I would not hesitate to say that nine out of ten of the critics of the peace movement get the argument turned upside down. "You cannot change human nature" has become a sort of incantation with those critics. Perhaps you cannot "change human nature" I don't indeed know what the phrase means. But you can certainly change human behavior, which is what matters, as the whole panorama of history shows.
Change means movement. Movement means friction. Only in the frictionless vacuum of a nonexistent abstract world can movement or change occur without that abrasive friction of conflict.
Men don't like to step abruptly out of the security of familiar experience; they need a bridge to cross from their own experience to a new way. A revolutionary organizer must shake up the prevailing patterns of their lives -- agitate, create disenchantment and discontent with the current values, to produce, if not a passion for change, at least a passive, affirmative, non-challenging climate.
Dostoevski said that taking a new step is what people fear the most. Any revolutionary change must be preceded by a passive, affirmative, non-challenging attitude toward change among the mass of our people. They must feel so frustrated, so defeated, so lost, so futureless in the prevailing system that they are willing to let go of the past and chance the future. This acceptance is the reformation essential to any revolution.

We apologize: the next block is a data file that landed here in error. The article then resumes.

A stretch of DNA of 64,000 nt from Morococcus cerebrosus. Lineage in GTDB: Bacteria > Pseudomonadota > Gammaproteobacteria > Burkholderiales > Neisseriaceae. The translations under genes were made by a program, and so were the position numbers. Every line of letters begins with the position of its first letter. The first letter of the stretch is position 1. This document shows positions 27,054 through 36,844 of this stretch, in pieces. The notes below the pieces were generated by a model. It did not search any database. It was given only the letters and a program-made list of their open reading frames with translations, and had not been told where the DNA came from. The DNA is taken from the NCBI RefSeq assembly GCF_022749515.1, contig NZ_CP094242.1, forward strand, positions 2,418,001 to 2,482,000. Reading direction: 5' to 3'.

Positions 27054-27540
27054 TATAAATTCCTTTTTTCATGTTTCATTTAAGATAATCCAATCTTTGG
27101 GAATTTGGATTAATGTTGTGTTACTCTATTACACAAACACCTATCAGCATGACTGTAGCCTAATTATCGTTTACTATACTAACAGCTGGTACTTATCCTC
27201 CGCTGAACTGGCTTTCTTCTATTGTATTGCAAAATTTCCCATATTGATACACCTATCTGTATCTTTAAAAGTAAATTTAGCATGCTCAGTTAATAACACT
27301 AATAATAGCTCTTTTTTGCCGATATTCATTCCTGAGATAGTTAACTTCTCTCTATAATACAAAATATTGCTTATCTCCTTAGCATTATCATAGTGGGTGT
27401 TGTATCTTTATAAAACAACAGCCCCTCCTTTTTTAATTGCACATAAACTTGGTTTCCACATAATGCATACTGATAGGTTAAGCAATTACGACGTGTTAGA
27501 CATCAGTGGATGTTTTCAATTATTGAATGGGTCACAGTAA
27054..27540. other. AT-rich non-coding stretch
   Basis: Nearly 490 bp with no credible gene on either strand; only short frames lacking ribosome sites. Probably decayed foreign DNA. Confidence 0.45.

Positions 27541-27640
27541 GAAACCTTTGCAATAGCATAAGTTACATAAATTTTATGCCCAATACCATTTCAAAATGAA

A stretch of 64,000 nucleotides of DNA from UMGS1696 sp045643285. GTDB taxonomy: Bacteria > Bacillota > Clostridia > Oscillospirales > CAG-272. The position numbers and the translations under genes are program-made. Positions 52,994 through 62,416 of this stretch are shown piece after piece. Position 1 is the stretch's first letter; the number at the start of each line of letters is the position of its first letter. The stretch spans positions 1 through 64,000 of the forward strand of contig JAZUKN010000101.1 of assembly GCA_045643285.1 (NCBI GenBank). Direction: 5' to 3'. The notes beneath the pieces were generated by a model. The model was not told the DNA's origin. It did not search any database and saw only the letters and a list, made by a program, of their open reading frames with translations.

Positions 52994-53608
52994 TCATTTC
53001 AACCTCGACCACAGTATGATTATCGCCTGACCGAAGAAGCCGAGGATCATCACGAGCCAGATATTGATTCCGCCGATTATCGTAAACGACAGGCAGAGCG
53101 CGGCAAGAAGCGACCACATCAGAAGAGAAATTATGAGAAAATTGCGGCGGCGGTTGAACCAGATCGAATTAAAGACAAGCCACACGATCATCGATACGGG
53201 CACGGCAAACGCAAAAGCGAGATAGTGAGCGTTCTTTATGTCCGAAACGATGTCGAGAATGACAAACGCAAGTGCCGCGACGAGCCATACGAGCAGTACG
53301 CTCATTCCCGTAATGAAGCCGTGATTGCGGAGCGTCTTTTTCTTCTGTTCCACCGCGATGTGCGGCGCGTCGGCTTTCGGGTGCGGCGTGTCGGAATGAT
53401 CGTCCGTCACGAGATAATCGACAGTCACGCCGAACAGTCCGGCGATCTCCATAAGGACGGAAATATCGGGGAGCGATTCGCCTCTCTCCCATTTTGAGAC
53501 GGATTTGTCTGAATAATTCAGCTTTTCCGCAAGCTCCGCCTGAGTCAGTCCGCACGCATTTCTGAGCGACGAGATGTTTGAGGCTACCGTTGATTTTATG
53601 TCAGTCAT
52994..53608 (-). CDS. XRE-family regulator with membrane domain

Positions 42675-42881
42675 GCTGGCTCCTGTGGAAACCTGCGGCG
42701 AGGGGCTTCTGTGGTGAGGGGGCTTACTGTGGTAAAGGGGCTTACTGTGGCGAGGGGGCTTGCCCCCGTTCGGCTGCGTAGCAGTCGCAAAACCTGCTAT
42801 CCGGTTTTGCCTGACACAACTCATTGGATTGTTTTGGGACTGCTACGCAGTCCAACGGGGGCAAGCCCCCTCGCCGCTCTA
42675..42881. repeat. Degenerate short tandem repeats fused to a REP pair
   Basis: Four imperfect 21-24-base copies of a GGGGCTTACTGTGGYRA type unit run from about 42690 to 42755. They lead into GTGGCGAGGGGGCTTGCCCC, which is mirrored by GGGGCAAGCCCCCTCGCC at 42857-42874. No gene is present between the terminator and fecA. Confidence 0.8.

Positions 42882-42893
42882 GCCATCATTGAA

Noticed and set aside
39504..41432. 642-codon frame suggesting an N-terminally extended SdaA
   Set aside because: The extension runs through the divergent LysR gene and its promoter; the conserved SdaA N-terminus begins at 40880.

It wasn't that people were antagonistic; it was more that they were accustomed to doing their work in a certain way, and change always causes some people to be uncomfortable.
The regeneration of a sinner is an evidence of power in the highest sphere moral nature; with the highest prerogative to change nature; and operating to the highest result not to create originally, which is great; but to create anew, which is greater.
The effort necessary to remain uncorrupted in an environment where fear is an integral part of everyday existence is not immediately apparent to those fortunate enough to live in states governed by the rule of law. Just laws do not merely prevent corruption by meting out impartial punishment to offenders. They also help to create a society in which people can fulfil the basic requirements necessary for the preservation of human dignity without recourse to corrupt practices. Where there are no such laws, the burden of upholding the principles of justice and common decency falls on the ordinary people. It is the cumulative effect on their sustained effort and steady endurance which will change a nation where reason and conscience are warped by fear into one where legal rules exist to promote man's desire for harmony and justice while restraining the less desirable destructive traits in his nature.